CARSON CITY -- Drivers in Nevada would no longer be allowed to text or talk on hand-held cellphones under a bill sent Saturday to Republican Gov. Brian Sandoval.
By an 11-10 margin, with Democrats voting in favor, the state Senate voted to concur with two minor Assembly amendments to Senate Bill 140, leaving it up to Sandoval to sign or veto the bill.
"Everyone is not going to be happy, but it will save lives," said state Sen. Shirley Breeden, D-Henderson, the bill's sponsor.
Under the bill, violators would be assessed $50 fines for the first offense, $100 for the second and $250 for the third and subsequent offenses. Police would start issuing warnings to violators on Oct. 1, but fines would not be imposed until next year.
The cellphone restriction was among dozens of bills that moved in the Legislature on Saturday, just days before the 1 a.m. Tuesday conclusion of the 120-day legislative session. They included bills that had been used as political footballs during negotiations over the two-year budget that concluded Wednesday.
A brief meeting on the state Senate floor of the Senate Finance Committee produced a 63-page bill, Senate Bill 506. It simultaneously seeks to authorize a toll road bypass highway around Boulder City and reduce the amount of money school districts need to set aside in bond reserves so the money could be spent on more school construction projects.
The Boulder City bypass is a favorite of state Sen. Joe Hardy, R-Boulder City. It had been contained in another bill, Senate Bill 214, that died earlier in the session. The idea was revived and added to SB506, after the Democrat-controlled Legislature concluded budget negotiations with Sandoval that included securing support from Republicans, including Hardy, for the budget deal.
Hardy said the toll road revival was unrelated to the budget talks.
"People realize we do need a bypass around Boulder City, and this is the time to do it," Hardy said.
The school bond reserve portion of SB506 is a revived version of Assembly Bill 183, sought by Assemblywoman Debbie Smith, D-Sparks.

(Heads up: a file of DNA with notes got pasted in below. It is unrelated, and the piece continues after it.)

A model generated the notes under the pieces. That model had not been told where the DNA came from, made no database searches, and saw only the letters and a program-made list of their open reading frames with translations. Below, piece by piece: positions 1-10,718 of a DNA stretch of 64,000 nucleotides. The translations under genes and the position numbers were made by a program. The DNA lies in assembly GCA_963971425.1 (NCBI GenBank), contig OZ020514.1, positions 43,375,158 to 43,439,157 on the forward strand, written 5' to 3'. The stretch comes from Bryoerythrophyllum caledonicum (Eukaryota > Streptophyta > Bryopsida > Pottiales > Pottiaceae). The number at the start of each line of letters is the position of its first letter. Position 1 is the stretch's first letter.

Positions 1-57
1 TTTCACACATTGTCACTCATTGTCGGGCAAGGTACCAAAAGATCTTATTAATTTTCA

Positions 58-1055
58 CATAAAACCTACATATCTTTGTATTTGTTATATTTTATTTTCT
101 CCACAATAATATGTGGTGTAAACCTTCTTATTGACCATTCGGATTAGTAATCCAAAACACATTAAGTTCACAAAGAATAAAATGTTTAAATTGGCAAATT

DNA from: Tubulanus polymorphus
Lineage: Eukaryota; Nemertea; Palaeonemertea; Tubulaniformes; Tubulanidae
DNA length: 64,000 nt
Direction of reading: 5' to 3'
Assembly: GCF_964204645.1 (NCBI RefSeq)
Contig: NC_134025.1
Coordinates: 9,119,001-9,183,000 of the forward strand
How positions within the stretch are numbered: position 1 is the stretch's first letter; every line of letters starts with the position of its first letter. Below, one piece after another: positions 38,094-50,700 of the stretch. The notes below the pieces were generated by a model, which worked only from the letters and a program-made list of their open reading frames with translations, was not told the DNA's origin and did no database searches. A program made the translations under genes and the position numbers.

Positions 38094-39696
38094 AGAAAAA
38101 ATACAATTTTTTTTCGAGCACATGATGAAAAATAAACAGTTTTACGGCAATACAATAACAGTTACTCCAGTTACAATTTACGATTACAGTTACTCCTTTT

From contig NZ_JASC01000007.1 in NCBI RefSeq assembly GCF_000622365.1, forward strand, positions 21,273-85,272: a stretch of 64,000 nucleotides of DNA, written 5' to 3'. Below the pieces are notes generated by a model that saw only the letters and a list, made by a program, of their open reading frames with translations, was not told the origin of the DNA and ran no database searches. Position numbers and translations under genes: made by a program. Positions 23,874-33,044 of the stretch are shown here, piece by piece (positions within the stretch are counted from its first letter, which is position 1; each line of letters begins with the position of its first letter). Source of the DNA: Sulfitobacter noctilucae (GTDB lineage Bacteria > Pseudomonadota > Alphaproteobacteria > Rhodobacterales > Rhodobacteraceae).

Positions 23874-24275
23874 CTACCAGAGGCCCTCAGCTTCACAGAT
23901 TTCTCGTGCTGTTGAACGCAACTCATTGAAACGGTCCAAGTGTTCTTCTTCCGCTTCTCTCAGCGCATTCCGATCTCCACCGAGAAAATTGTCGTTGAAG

AB183 passed the Legislature by party line votes earlier this session but was vetoed by Sandoval, in large part because he had already earmarked the bond reserve money for his budget. But during budget talks Sandoval scuttled the idea because it was questionable as to whether it would be constitutional, meaning the money was once again available for Smith's idea. The bill needs to clear both houses of the Legislature to get to Sandoval.
The Assembly Committee on Ways and Means amended and passed Assembly Bill 405 to include authorization to spend $250,000 in state money to study the efficiency of the Public Employees Retirement System.
Such a study was part of a list of reforms sought by Assembly Republicans in exchange for their votes in favor of a budget compromise that includes the extension of $620 million in taxes that had been scheduled to expire, or sunset, on June 30.
Assembly Bill 571, which would have allowed food service in bars that allow smoking, had been scheduled for the Assembly floor. But the vote was postponed until today after Assemblymen Ed Goedhart, R-Amargosa Valley, and Tom Grady, R-Yerington, were no-shows for the floor session. Their votes were presumed to be needed for the bill to pass.
"Weird, really weird," said Nevada Tavern Association lobbyist Sean Higgins of the missing lawmakers.
Contact reporter Benjamin Spillman at email@example.com.